Here’s the choice. You can be top dog, your family can become the greatest nation on earth and all your current problems can be whisked away instantly. OR you can wear yourself out trying to get a huge group of stubborn, unruly scoundrels to behave themselves and conform into some sort of society. Which would you choose?
That was the choice set before Moses in Exodus 32:7-14. The people of Israel had got antsy when Moses had gone to meet with God; and when he didn’t reappear after a few weeks, they decided God and Moses had abandoned them, so used their own gold to make an idol for themselves and worshipped it. God saw what was going on, and was understandably angry.
The choice God gave Moses is an interesting one. On the surface, it was a no-brainer, and it’s hard to imagine why Moses didn’t take him up on the easy offer. But by threatening to entirely wipe out the ‘stiff-necked’ lot, it subtly pushed Moses to take up their cause, to want to protect them, to want to take up the hard, hard, path of leading this rabble and shaping them into a nation worthy of the calling God had put upon them.
God loved that people, he had invested a lot in them, and knew that in spite of their weaknesses, he could use them as a nation. For all that, he knew Moses had one monumental job ahead of him, and he would need all the guts and determination known to man. He knew the people would run Moses ragged, that there would be times he himself would want to give up, so he had to make Moses sufficiently doggedly resolute to see the job through.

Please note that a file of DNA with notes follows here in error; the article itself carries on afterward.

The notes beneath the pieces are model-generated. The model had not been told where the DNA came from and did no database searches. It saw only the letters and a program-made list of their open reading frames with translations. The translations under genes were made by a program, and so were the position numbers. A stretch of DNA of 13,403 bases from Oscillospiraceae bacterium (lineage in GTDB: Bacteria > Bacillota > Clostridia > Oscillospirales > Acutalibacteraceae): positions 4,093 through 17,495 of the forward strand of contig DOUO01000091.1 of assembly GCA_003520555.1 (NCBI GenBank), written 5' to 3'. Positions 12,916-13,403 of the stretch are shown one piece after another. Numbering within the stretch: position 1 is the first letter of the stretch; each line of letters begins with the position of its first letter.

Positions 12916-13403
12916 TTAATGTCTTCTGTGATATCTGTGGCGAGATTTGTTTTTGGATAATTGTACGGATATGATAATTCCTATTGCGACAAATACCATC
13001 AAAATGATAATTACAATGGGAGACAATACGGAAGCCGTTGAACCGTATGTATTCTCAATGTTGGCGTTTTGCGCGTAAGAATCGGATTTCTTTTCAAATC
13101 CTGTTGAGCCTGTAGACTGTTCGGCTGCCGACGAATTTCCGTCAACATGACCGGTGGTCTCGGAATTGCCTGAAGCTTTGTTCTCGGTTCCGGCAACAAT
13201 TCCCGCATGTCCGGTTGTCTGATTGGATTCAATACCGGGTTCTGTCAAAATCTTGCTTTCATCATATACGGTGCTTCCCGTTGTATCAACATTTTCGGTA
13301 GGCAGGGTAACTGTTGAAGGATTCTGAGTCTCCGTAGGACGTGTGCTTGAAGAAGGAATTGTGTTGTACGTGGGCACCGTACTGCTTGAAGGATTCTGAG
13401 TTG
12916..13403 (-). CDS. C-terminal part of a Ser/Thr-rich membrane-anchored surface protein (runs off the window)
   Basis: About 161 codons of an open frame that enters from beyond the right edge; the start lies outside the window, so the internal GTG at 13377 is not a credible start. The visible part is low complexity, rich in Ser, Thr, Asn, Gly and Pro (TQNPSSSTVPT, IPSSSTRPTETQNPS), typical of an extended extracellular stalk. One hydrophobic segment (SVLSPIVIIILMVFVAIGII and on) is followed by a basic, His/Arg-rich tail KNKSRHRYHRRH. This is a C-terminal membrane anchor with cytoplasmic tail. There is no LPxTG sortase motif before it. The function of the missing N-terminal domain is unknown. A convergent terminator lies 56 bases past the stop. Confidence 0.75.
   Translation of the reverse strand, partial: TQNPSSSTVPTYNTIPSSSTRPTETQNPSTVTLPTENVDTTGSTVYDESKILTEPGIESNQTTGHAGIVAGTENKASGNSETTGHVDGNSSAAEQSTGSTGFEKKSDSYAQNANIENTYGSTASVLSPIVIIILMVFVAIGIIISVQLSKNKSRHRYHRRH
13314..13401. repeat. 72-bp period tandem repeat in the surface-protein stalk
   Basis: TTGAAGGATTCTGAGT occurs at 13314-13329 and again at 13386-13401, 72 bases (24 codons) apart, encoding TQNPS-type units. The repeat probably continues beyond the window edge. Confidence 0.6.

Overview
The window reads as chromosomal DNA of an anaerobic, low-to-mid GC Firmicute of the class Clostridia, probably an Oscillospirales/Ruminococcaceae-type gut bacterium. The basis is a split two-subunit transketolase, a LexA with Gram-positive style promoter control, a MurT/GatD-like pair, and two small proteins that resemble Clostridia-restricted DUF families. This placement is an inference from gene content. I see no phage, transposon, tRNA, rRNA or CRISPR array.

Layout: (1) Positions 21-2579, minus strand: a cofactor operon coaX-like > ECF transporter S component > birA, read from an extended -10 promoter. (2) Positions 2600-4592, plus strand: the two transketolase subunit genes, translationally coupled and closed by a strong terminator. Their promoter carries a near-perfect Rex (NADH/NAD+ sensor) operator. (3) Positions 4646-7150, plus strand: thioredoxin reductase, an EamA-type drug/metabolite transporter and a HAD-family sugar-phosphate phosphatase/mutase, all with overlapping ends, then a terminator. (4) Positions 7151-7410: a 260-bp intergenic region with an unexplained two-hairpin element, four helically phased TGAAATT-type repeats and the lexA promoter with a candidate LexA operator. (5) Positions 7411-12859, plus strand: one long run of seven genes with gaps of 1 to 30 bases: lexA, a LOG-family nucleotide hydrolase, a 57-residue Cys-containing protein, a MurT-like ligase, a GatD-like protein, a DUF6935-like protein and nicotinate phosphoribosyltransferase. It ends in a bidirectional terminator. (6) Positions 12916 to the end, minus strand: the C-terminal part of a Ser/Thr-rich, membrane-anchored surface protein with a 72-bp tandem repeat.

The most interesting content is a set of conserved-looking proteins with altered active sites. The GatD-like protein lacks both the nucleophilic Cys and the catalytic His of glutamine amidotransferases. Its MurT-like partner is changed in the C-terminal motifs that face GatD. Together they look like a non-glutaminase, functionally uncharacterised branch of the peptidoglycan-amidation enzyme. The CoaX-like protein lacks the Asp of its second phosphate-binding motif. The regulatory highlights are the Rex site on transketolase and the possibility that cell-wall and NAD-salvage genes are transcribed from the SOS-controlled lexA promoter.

The threat to destroy them worked. Moses chose the hard path, and committed himself to the task of leading the people.
I’ve often got worried about making the right choices in life – what does God want me to do? But God wants us to do the things that are on his heart, even more than we want to do them! He is clever enough and loving enough to help us to come to the right decisions, sometimes without us even realising how we got there. If our lives are submitted to God, and our hearts are in sync with him, we don’t have to worry about getting it wrong.